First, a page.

- Types of rain gauges and how they work
- Manufacturers and models
- Share your data
First, let’s head to the most important question and define what actually a rain gauge is.
The rain gauge is a meteorological instrument for measuring the amount of precipitation (especially rainfall amounts) fallen during a given time interval at a certain location. In short – the rain gauge are used to measure rainfall. It is commonly used in personal or automatic weather stations. There are different types gauges, some use direct measurement technique or others are completely automatic.
You probably wonder what type of measurement units are used, and the answer is – usually inches (millimeters) or liters per square meter.
The rain gauge consists of two important parts:
- a collector funnel;
- mechanism to receive and measure the collected water;
The interior of the rain gauge funnel has special coating to reduce the wetting of the surface. The cone of the funnel should be deep enough, which allows the water to flow without any risk of splash. Mesh filter are used to prevent debris like leaves of bird droppings from clogging the gauge.
Place the rain collecting device at a sufficient height (usually 3 feet from the ground), and at a distance of several feet from other objects ensures that there will be no water rebound from floor or objects around.
Types of gauges and how they work
To answer this question we must first define different types of rain gauges.
The rain gauges were originally manual, that is to say, a meteorological technician had to come and regularly check the rainfall amounts and empty the unit – a tedious job especially with high amounts of rain. With technological advancement in the early twenty-first century, the gauges were equipped with sensors that enable electronic collection of data to be continuous and form a distance. However, manual rain gauges are reliable and accurate and are still used by amateurs or networks of volunteer observers.
There are four types of gauges:
- graduated cylinder (called standard or direct reading gauge);
- tipping bucket;
- weighing gauges;
- and optical;
Graduate Cylinder (standard gauge)
The standard rain gauge was developed at the beginning of the twentieth century and consists of a graduated cylinder (2 cm diameter) in which the collection funnel drains. Most of these gauges use scale from 0.2 mm to 25 mm. If the main unit accumulates too much water, the surplus is directed to a bigger container with diameter around 20 cm.
You record the total rainfall by measuring the total height reached on the cylinder. This is a straight forward device and quite easy to use.
The tipping bucket gauge is made of collector funnel that directs the rain towards a two small containers, positioned on either side of a horizontal axis. The water collects inside one of the buckets that flip horizontally when it reaches the required weight, and discharges trough the force of gravity. The amount of precipitation is measured by the number of switchovers carried by the buckets, detected by a mechanical or optical system.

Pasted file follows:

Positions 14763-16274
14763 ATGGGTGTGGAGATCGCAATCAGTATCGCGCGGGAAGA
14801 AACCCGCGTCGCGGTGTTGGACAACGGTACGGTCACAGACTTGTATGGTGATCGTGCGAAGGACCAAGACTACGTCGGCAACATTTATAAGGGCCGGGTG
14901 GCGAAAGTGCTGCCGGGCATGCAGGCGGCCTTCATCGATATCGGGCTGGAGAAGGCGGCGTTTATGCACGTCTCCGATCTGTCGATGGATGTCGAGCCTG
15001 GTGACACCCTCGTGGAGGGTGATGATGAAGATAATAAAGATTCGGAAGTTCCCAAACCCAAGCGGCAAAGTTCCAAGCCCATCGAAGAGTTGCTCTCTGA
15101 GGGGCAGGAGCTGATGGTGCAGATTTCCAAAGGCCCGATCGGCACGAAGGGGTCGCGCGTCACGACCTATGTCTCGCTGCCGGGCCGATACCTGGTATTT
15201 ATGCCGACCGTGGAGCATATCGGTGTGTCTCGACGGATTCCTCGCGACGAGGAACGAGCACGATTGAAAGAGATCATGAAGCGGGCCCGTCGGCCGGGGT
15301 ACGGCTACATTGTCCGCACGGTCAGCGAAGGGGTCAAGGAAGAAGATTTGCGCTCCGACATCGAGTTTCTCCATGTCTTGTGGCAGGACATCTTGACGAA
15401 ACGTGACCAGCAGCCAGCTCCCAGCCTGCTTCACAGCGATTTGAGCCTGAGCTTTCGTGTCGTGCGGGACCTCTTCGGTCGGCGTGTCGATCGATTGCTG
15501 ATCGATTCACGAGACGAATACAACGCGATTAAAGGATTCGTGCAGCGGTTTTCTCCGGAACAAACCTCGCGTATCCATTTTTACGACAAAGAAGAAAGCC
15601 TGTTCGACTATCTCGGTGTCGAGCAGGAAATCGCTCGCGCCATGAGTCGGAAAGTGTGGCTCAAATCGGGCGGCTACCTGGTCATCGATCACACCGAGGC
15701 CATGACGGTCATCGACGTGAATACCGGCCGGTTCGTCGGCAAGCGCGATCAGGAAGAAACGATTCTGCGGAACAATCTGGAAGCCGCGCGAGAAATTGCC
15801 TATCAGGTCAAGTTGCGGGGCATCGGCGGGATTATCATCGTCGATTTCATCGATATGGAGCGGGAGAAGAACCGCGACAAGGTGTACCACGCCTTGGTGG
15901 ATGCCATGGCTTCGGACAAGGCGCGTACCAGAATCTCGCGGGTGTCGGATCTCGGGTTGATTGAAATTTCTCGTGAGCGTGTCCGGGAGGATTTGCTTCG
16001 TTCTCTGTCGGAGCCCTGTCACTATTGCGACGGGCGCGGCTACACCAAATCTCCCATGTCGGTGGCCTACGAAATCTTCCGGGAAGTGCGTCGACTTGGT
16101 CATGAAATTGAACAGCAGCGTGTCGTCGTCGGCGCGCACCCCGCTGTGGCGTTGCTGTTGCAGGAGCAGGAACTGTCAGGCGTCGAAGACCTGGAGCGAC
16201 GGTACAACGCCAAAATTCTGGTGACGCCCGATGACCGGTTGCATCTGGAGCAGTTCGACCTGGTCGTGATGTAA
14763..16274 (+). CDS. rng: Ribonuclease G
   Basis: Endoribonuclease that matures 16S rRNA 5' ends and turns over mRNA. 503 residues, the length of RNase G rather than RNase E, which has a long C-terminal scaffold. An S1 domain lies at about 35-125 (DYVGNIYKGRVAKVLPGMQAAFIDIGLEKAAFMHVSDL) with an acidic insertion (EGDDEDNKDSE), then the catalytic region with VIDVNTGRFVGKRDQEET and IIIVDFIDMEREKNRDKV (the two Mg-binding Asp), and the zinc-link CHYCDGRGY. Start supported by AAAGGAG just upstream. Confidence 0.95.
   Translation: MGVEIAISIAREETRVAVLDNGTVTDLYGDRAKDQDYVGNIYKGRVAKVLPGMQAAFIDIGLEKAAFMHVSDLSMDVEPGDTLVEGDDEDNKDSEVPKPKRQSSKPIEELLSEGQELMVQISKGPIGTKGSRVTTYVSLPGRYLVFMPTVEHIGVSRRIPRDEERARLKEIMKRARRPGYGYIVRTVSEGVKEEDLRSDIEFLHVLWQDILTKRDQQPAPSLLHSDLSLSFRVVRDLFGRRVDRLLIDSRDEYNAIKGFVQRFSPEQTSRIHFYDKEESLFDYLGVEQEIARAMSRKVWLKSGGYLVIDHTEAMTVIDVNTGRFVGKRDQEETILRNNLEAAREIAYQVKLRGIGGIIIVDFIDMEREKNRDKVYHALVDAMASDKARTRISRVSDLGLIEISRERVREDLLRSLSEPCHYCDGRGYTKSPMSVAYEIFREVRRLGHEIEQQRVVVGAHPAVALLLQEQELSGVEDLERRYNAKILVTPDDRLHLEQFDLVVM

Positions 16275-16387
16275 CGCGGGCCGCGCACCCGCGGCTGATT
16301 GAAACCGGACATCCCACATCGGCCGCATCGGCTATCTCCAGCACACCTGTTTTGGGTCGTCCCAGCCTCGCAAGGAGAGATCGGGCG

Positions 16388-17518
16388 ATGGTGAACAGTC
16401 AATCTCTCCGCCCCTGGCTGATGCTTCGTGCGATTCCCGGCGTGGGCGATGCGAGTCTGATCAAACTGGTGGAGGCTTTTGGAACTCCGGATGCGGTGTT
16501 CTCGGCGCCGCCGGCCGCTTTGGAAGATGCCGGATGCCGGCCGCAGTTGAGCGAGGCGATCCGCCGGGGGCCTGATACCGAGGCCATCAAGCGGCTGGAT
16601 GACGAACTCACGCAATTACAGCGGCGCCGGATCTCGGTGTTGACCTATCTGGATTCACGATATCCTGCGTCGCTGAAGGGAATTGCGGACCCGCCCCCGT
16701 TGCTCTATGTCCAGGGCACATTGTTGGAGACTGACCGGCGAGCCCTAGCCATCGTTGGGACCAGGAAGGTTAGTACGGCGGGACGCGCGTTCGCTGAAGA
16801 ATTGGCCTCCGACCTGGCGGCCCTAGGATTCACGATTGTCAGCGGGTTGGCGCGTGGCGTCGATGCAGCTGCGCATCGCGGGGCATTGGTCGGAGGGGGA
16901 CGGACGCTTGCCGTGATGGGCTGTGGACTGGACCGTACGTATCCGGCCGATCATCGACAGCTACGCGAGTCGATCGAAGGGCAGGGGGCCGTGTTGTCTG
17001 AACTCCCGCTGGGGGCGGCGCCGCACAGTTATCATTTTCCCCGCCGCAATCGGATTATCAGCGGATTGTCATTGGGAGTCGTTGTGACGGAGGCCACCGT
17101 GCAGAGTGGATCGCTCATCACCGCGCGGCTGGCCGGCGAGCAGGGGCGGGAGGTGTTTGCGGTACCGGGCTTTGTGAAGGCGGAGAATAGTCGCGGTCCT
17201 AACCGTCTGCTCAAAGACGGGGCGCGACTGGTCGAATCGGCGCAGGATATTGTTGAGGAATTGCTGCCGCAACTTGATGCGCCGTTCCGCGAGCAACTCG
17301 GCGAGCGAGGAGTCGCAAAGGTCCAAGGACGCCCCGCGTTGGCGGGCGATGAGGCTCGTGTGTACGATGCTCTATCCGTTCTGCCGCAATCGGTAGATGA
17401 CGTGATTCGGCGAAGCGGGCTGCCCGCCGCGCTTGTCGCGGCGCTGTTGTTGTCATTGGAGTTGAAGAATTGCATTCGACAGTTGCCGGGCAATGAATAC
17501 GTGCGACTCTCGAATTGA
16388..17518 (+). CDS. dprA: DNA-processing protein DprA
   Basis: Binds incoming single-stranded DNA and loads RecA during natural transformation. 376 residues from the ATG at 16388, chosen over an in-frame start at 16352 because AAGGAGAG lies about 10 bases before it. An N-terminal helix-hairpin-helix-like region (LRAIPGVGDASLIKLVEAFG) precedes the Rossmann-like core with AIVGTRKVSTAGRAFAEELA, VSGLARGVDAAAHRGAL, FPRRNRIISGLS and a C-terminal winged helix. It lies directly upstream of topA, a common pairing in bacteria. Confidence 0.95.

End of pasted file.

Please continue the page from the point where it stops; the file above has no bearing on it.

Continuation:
The advantage of this type of gauge is that it measures the rate of precipitation in addition to the total rainfall. However, when the precipitation rate is too high it may jam and report inaccurate rainfall data.
Tipping bucket rain gauge is not as precise as direct measurement, because if the rain ends before one of the buckets is full, the water inside will not be counted. Later a gust of wind can tip it and give a false accumulation when there is no rain.
The tipping bucket is the most commonly used type of rain gauge in home weather stations. Often times they use remote wireless communication to send their data.
This type of rain uses the mass of accumulated water inside the collection container to calculate precipitation amount. Earlier models were recording the data by moving the tip of a stylus on to a graphic paper specially calibrated for this purpose. With the advance of technology the data is collected by a sensor and converted into numerical values directly into a logger.
This type of rain gauge measures all the rainfall and can measure solid precipitation, such as snow and hail. However, it is more expensive than direct-reading rain gauge and requires more maintenance than the tipping buckets.
The optical gauge is has a funnel on top of a photodiode or a laser diode. Rainfall is measured by detecting optical irregularities. The funnel directs the drops at the light beam, then by measuring the intensity of scintillation it can electronically determine the rate of precipitation.
Manufacturers and Models
What are you going to buy in terms of manufacturer and the model is all dependent on you budget and use case. If you are looking for professional grade – electronic rain gauges- you have to lock at companies like Young with their models 52202 / 50202 and HOBO with their Rain Gauge Data Logger.
But for weather enthusiast and volunteer observers the choices are more and less expensive.
I am going to list a couple of models for you to have general idea what’s on the market.
If you are interested in buying standard type rain gauge you have two options:
This is highly reliable rain gauge, recommended by the National Weather Service, and used by CoCoRaHS enthusiast around US. It can measure up to 11 inches of precipitation with 1 inch inner and 13 inch outer tube. The inner scale is easy to read and can measure 1/100ths of an inch of rain which that gives good accuracy. The installation is easy; just make sure it’s not close to buildings or trees.
If you are not looking for remote electronic device I strongly recommend this one.
- record more than 6 inches of rain
- easy to read
- affordable price
- can have problem with high winds